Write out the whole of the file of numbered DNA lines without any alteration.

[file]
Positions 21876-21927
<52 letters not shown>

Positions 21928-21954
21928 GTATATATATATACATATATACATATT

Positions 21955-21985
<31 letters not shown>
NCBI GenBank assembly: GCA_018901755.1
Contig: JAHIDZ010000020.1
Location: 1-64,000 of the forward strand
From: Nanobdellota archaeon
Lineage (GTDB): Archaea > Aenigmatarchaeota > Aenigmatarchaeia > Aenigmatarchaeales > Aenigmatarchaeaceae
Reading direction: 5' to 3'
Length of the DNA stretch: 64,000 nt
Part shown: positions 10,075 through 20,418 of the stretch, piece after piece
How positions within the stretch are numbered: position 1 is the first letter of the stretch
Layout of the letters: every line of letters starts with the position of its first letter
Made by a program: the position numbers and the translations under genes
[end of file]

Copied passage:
Positions 21876-21927
<52 letters not shown>

Positions 21928-21954
21928 GTATATATATATACATATATACATATT

Positions 21955-21985
<31 letters not shown>
NCBI GenBank assembly: GCA_018901755.1
Contig: JAHIDZ010000020.1
Location: 1-64,000 of the forward strand
From: Nanobdellota archaeon
Lineage (GTDB): Archaea > Aenigmatarchaeota > Aenigmatarchaeia > Aenigmatarchaeales > Aenigmatarchaeaceae
Reading direction: 5' to 3'
Length of the DNA stretch: 64,000 nt
Part shown: positions 10,075 through 20,418 of the stretch, piece after piece
How positions within the stretch are numbered: position 1 is the first letter of the stretch
Layout of the letters: every line of letters starts with the position of its first letter
Made by a program: the position numbers and the translations under genes